According to both articles, the multinational corporation networks that have been studied by most scholars are made up of organizational units with different ownership. These organizational units come together to increase their economic power in the markets within which they participate. The International political economy plays an important role when the organizational units form networks. According to Rioux (2014), multinational corporations started to come into existence in the nineteenth century. The article further elaborates how this whole idea developed to gain so much fame in the world economy as well as world political economy. The entire idea has been a major challenge to the international trade theories relating to inter territoriality. Such ideas have not been discussed in the article written by Ghoshal and Bartlett. It is important to understand the background of the MCN and MNC to understand the entire concept of networks.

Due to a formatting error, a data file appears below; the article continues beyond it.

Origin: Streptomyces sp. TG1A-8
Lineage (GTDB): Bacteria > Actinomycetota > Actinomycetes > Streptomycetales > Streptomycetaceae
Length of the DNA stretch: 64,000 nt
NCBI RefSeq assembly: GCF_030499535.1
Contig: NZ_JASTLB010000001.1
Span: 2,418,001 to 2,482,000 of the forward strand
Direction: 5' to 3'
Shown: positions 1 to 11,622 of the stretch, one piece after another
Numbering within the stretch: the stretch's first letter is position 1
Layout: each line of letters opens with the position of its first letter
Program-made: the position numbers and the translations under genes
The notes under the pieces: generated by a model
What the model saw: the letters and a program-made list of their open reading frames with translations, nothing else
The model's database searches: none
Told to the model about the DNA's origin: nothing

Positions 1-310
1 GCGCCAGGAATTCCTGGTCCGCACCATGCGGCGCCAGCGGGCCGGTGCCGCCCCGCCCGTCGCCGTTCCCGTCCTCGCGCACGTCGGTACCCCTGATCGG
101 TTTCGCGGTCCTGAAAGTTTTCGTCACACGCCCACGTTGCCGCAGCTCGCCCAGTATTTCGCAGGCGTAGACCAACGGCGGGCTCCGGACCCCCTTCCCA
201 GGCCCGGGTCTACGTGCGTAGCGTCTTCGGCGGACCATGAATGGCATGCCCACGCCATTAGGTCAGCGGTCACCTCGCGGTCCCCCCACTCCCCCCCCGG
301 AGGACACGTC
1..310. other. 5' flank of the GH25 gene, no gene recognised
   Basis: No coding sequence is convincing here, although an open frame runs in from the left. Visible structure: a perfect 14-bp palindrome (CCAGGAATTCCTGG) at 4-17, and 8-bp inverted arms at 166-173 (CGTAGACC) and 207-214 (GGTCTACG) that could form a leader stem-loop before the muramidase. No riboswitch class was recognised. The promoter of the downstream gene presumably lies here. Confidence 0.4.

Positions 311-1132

Ghoshal and Bartlett have not provided enough evidence to prove that the intellectual capital measurement faces some issues when it comes to MNC’s. However, Kevin (2009) has indicated that these procedures of measuring and reporting face number of challenges. One of the reasons that might lead to such challenges includes the fact that the MNC often operate in competitive, complex environments. Therefore, one of the major challenges is to attain a balance in both international and local economic environment. Any mNC that can be able to exhibit such flexibility stands a higher chance of enjoying economic power across many nations. Another challenge is the idea of a business universal model the is meant to apply to business environments in different economies. Ina addition, there may also be different international markets that present a broad range of needs, and this may also be a challenge. The idea of coping with a different language, culture, and political environment may not be an easy one for the MNC.